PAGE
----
It is estimated that 46 million Americans are devoted birders, making it the second most popular hobby in the United States. This delightful documentary by Jeffrey Kimball charts one year in the relationship between birders in New York City's Central Park and the beautiful birds they watch with awe and happiness.
More than 275 different types of birds — 1/4th of all species in the U.S. and Canada — have been seen in this patch of green in a metropolis of skyscrapers. Using stunning HD photography, Kimball captures an astonishing number of species from hummingbirds and herons to owls and hawks. It's no wonder that one man describes the birds as "beautiful ornaments that adorn the trees."
Why do men, women, and children come out of apartments, brownstones, and co-ops all year round to witness the antics of feathered beings? Kimball profiles seven birdwatchers as they go on a quest to catch a glimpse of a rare species or just take time away from the pressures and demands of urban living. They each share the name of the first bird that made them go "whoa!"
Chris Cooper disappears from the lives of his friends each year from April 15 through Memorial Day when the city hosts a community of several hundred birders who schedule their lives around migrating birds who make Central Park a stopover in spring and fall. Cooper lists his seven pleasures in birding, including the beauty of the birds, the joy of being in a natural setting, the joy of scientific discovery, and the joy of hunting without bloodshed.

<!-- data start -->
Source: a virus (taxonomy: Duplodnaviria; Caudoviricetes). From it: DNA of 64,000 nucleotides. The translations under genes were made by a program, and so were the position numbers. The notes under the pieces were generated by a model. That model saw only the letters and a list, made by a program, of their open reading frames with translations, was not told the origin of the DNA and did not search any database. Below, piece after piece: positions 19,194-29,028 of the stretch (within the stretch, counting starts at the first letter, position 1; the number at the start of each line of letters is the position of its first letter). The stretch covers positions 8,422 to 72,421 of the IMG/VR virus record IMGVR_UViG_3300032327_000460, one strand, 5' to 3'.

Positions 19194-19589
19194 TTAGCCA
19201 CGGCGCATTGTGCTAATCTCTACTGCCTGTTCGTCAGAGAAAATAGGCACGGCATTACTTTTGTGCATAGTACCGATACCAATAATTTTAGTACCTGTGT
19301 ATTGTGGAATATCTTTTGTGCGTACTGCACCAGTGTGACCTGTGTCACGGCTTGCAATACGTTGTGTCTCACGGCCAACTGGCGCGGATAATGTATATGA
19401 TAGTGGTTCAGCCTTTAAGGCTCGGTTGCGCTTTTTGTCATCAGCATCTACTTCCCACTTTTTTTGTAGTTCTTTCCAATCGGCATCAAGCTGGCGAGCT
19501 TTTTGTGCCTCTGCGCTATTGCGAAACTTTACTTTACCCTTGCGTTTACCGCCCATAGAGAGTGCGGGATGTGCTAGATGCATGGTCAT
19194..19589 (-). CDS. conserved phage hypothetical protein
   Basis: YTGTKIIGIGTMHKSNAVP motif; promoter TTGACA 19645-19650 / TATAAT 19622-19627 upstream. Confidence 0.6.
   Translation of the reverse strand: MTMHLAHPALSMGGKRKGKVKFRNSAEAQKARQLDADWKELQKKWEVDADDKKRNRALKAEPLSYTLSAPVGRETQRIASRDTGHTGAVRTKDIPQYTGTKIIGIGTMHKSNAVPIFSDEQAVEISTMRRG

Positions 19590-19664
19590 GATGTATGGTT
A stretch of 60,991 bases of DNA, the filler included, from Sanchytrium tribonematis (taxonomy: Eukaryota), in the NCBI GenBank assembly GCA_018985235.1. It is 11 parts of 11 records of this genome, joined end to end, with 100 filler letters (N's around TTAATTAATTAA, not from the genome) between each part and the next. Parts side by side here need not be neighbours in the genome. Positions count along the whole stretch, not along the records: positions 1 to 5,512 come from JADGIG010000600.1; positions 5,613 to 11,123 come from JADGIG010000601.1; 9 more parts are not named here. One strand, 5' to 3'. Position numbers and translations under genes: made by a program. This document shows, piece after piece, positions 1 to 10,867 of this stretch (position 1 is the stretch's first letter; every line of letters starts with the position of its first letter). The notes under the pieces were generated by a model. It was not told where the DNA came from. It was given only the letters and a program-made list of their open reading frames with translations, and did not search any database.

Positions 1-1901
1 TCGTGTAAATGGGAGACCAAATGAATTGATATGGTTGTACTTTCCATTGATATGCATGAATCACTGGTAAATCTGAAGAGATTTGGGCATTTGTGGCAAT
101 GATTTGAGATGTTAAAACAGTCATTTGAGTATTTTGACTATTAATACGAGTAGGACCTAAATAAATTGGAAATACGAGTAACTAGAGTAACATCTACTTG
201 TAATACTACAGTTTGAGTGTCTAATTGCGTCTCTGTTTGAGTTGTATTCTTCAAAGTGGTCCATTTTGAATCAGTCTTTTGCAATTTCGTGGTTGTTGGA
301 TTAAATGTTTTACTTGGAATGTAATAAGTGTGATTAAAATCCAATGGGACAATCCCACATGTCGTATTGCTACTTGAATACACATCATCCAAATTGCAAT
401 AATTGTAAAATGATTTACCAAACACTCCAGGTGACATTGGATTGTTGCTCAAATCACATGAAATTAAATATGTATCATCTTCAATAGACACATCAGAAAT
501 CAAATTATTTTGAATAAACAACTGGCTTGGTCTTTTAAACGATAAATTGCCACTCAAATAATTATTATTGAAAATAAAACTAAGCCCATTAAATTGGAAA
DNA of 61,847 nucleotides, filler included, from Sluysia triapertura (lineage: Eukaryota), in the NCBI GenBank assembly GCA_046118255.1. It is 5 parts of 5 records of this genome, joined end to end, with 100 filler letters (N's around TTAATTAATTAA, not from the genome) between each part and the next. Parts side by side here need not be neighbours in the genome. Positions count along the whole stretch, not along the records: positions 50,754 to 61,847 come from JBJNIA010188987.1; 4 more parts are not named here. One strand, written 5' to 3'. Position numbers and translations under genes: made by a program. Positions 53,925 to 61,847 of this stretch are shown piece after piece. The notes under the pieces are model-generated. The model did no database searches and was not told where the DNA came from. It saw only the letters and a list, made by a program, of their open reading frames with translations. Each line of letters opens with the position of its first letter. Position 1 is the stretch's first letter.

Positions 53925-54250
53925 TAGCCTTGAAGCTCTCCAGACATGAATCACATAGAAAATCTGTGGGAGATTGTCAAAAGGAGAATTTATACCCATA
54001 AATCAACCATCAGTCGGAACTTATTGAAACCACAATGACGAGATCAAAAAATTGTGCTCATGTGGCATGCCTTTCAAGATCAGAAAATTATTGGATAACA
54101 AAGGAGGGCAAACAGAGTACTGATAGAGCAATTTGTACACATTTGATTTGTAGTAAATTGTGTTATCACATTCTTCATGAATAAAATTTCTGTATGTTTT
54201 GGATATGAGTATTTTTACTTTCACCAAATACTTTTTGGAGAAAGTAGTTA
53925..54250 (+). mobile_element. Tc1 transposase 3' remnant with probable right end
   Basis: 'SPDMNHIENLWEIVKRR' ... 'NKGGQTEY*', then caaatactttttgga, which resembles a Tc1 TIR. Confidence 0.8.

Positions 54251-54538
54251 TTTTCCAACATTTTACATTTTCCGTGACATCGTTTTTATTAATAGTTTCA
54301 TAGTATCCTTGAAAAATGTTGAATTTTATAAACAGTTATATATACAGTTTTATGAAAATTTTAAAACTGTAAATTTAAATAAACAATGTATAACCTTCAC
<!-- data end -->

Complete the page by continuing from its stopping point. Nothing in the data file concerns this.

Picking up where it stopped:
One of the legendary figures in this scene is septuagenarian Starr Saphir who has been giving daily bird tours for 20 years. Her stamina has waned due to terminal breast cancer but her enthusiasm for the birds is still strong. She says that looking at birds takes away her sadness and pain. She shows us dozens of journals containing her daily bird lists.
Anya, a 15 year old, shares her high regard for birds who need to be protected since they are "so alive, active, varied and beautiful." "I don't want them scared," she adds. She literally glows when she talks about birding.
Writer Jonathan Franzen loves his hobby which has become an addiction over time but one which lifts his spirits. Jonathan Rosen is glad that he has the opportunity to watch the birds as they eat, play, clean themselves, and fly away. His gratitude is welcome since the annual Christmas bird count documents that a quarter of all species in Central Park have had a 50% decline.
Bird watching means something different to each of these seven devotees, and filmmaker Jeffrey Kimball has done a remarkable job giving us insights into their passion and pleasure in what we recognize as spiritual practices: questing, paying attention, seeking beauty, and being truly present in the natural setting of Central Park.
Special features on the DVD include: a birdwatching field guide booklet; an extended interview with author Jonathan Franzen; "The Birds of Central Park Video Guide"; and additional interviews with key cast.